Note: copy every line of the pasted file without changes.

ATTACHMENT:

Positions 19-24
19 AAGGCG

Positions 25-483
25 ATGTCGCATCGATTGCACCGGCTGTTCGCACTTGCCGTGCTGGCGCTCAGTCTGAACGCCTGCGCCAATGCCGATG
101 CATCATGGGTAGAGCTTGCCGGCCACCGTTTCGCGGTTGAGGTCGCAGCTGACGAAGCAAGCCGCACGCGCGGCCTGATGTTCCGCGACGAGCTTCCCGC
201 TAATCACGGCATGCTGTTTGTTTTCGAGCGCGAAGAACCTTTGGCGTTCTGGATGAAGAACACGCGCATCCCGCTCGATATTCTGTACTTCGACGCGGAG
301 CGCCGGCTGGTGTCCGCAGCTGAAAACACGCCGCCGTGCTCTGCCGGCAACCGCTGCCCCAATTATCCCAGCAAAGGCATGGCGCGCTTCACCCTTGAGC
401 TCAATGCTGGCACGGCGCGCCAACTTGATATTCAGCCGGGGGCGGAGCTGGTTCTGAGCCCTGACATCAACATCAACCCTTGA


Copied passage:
Positions 19-24
19 AAGGCG

Positions 25-483
25 ATGTCGCATCGATTGCACCGGCTGTTCGCACTTGCCGTGCTGGCGCTCAGTCTGAACGCCTGCGCCAATGCCGATG
101 CATCATGGGTAGAGCTTGCCGGCCACCGTTTCGCGGTTGAGGTCGCAGCTGACGAAGCAAGCCGCACGCGCGGCCTGATGTTCCGCGACGAGCTTCCCGC
201 TAATCACGGCATGCTGTTTGTTTTCGAGCGCGAAGAACCTTTGGCGTTCTGGATGAAGAACACGCGCATCCCGCTCGATATTCTGTACTTCGACGCGGAG
301 CGCCGGCTGGTGTCCGCAGCTGAAAACACGCCGCCGTGCTCTGCCGGCAACCGCTGCCCCAATTATCCCAGCAAAGGCATGGCGCGCTTCACCCTTGAGC
401 TCAATGCTGGCACGGCGCGCCAACTTGATATTCAGCCGGGGGCGGAGCTGGTTCTGAGCCCTGACATCAACATCAACCCTTGA